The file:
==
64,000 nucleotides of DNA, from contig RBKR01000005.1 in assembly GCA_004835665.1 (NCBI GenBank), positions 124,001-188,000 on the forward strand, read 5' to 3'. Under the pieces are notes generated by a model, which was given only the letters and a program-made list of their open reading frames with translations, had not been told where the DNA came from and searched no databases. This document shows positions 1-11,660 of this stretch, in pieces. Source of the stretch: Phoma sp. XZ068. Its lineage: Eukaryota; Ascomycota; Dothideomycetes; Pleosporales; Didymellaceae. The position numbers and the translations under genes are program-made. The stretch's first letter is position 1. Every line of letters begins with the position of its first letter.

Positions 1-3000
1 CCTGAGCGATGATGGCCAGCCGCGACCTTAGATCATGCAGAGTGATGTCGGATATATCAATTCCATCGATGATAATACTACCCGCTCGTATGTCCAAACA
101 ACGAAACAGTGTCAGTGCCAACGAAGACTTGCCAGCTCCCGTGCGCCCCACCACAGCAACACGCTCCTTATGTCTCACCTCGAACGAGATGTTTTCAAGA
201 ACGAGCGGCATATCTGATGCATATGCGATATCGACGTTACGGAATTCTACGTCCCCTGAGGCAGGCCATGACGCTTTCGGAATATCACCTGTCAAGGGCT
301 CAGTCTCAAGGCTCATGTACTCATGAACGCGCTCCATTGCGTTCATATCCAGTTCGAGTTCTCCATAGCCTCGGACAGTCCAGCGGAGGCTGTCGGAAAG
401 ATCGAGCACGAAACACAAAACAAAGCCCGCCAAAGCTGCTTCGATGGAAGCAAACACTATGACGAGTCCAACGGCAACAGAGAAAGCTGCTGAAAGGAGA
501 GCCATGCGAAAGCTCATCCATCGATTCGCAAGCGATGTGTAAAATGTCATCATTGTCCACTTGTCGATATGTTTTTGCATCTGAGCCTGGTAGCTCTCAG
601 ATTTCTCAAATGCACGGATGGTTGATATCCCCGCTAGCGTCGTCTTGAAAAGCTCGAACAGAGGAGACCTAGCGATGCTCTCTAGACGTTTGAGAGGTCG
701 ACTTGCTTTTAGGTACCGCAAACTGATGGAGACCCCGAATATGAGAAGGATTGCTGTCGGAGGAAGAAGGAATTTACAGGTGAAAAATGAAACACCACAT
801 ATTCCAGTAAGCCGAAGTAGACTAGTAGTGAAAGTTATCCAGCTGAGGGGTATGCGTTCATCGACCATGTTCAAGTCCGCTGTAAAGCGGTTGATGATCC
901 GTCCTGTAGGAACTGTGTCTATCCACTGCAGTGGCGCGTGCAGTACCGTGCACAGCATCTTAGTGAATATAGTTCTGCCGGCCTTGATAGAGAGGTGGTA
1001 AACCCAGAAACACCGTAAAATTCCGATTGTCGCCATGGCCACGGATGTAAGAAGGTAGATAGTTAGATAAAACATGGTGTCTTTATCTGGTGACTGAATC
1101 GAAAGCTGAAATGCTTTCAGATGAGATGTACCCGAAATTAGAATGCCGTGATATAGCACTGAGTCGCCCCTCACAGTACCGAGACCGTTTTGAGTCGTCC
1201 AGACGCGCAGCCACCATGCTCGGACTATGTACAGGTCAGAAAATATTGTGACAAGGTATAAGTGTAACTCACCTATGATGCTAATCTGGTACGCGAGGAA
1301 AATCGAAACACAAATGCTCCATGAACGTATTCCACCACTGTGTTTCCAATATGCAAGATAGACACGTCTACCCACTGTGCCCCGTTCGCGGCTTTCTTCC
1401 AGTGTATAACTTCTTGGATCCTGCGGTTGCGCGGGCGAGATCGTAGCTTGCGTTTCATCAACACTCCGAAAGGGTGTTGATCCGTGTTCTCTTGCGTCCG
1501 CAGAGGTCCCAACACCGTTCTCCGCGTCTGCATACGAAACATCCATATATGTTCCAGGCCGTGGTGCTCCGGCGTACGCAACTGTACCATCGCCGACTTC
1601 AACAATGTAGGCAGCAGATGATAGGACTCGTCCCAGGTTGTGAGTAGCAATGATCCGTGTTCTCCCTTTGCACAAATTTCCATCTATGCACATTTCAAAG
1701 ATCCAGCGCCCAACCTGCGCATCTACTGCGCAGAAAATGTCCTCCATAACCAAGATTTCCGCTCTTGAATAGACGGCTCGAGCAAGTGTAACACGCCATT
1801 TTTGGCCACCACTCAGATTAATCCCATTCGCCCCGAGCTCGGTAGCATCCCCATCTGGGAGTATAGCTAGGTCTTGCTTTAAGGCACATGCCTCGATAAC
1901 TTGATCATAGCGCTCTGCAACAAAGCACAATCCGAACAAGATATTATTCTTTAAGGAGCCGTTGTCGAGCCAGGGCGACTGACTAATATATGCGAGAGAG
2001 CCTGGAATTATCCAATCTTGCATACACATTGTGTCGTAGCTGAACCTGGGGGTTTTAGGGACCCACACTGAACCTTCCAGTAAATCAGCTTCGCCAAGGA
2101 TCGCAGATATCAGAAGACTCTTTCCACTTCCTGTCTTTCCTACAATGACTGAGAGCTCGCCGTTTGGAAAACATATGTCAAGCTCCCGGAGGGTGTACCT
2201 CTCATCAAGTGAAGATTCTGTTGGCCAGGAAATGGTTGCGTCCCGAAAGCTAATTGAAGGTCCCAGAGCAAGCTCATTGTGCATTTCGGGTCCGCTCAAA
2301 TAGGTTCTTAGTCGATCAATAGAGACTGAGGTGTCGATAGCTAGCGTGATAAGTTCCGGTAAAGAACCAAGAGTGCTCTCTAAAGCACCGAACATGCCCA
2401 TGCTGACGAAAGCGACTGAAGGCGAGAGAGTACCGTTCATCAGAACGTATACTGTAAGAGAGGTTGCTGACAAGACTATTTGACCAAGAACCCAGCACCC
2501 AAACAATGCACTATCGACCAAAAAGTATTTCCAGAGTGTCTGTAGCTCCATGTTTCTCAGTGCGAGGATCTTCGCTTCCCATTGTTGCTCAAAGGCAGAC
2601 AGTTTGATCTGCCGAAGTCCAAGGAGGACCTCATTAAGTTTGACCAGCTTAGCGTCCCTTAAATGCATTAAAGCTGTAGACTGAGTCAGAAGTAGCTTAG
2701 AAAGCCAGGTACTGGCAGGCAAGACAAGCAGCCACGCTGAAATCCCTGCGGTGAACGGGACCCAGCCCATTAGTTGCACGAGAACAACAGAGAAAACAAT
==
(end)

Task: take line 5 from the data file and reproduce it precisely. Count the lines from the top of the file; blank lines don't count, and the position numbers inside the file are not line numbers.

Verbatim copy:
201 ACGAGCGGCATATCTGATGCATATGCGATATCGACGTTACGGAATTCTACGTCCCCTGAGGCAGGCCATGACGCTTTCGGAATATCACCTGTCAAGGGCT